Programme Fees

Funding Your Research

Loans and Studentships

Find out more about the optional available to support your postgraduate research, from Master's and Doctoral Loans, to research studentship opportunities. You can also find out more about how to pay your fees and access support from our helpful advisors.

Explore Funding Options
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Career Development

A doctoral qualification can be the capstone of academic achievement and often marks the beginning of a career in academia or research. A research programme provides the opportunity to become a true expert in your chosen field, while developing a range of valuable transferable skills that can support your career progression. A research-based degree is also the most direct pathway to an academic career. PhDs and research degrees are a great chance to expand your network and meet diverse people with similar interests, knowledge, and passion.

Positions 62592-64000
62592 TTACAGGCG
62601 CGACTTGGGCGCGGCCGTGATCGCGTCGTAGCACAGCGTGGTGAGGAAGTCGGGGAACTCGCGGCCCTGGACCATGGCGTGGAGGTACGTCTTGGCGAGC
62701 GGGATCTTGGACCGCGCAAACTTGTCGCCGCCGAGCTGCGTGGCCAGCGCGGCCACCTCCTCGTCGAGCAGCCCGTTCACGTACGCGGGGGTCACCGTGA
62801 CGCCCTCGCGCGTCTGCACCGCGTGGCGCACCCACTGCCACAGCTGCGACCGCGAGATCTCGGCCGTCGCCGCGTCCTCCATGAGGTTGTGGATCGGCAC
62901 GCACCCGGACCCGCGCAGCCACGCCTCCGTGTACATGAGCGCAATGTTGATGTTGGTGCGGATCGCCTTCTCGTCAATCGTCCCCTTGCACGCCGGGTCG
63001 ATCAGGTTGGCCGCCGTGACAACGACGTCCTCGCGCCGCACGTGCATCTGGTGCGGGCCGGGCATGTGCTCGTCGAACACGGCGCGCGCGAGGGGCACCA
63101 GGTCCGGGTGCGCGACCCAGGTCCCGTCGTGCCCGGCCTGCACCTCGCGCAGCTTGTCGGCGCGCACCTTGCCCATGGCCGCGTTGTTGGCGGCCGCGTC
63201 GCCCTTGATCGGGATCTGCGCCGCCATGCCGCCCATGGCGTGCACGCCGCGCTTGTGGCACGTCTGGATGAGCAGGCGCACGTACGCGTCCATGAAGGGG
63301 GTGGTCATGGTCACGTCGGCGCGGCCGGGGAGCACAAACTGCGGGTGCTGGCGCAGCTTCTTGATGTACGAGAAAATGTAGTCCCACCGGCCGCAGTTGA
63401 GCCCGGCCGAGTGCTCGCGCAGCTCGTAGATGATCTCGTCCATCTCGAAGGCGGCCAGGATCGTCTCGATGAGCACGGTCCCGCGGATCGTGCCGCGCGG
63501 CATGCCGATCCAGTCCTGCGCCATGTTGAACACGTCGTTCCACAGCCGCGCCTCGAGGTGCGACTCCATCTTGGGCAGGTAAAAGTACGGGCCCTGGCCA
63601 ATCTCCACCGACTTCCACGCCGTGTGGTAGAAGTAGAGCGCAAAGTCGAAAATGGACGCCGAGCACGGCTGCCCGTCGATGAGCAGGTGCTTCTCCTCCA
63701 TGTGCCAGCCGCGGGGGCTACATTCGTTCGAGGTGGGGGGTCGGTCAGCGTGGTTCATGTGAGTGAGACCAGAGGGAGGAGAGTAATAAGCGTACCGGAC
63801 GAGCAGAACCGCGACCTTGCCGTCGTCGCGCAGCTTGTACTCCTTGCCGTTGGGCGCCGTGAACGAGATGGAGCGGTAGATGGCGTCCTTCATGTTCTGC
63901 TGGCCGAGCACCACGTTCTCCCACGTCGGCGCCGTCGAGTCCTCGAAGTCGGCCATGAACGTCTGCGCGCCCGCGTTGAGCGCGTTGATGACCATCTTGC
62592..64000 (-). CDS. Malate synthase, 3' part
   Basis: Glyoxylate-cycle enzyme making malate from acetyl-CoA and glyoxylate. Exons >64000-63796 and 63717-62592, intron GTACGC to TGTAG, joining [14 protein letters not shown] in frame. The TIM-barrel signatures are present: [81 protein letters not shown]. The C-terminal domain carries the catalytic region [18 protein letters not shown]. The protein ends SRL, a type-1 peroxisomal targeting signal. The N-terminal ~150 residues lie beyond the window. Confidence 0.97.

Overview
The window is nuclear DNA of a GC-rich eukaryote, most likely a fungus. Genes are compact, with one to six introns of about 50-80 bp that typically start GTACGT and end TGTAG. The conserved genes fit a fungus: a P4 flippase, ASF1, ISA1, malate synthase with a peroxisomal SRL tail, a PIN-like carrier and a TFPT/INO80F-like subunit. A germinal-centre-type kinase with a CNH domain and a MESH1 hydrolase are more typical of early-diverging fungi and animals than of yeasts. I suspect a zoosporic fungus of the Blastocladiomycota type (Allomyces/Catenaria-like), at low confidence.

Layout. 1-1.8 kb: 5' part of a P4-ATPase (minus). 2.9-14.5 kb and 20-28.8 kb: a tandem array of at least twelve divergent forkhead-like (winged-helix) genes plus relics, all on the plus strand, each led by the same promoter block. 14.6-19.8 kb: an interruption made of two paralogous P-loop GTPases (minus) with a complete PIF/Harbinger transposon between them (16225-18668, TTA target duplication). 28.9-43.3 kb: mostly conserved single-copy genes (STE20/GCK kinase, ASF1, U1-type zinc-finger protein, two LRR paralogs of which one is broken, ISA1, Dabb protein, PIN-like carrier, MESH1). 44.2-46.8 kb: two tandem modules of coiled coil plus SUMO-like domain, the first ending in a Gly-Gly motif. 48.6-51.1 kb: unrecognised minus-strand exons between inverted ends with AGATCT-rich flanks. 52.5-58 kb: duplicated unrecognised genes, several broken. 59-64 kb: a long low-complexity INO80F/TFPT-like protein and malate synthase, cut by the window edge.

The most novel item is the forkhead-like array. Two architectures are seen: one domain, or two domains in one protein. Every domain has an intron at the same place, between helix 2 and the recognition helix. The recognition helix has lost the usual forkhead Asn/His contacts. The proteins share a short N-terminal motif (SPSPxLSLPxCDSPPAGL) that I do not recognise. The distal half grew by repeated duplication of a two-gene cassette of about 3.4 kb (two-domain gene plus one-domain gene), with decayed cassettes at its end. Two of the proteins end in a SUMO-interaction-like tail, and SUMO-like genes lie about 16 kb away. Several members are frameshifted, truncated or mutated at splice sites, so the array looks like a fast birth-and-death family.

The University’s Doctoral School provides a focal point for Lincoln’s community of researchers, where ideas and experiences can be developed and shared across disciplines. It also offers support and training to help equip you for both academic and non-academic careers.

Doctoral School

Academic Contact

For more information about this course, please contact:

Dr Joss Winn

Research at Lincoln

Through our research, we are striving to change society for the better. Working with regional, national, and international partners, our academics are engaged in groundbreaking studies that are challenging the status quo. We also understand the importance of providing the best possible environment for pursuing research that can support our communities and make a tangible difference to the world around us.

Explore Our Research
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The University intends to provide its courses as outlined in these pages, although the University may make changes in accordance with the Student Admissions Terms and Conditions.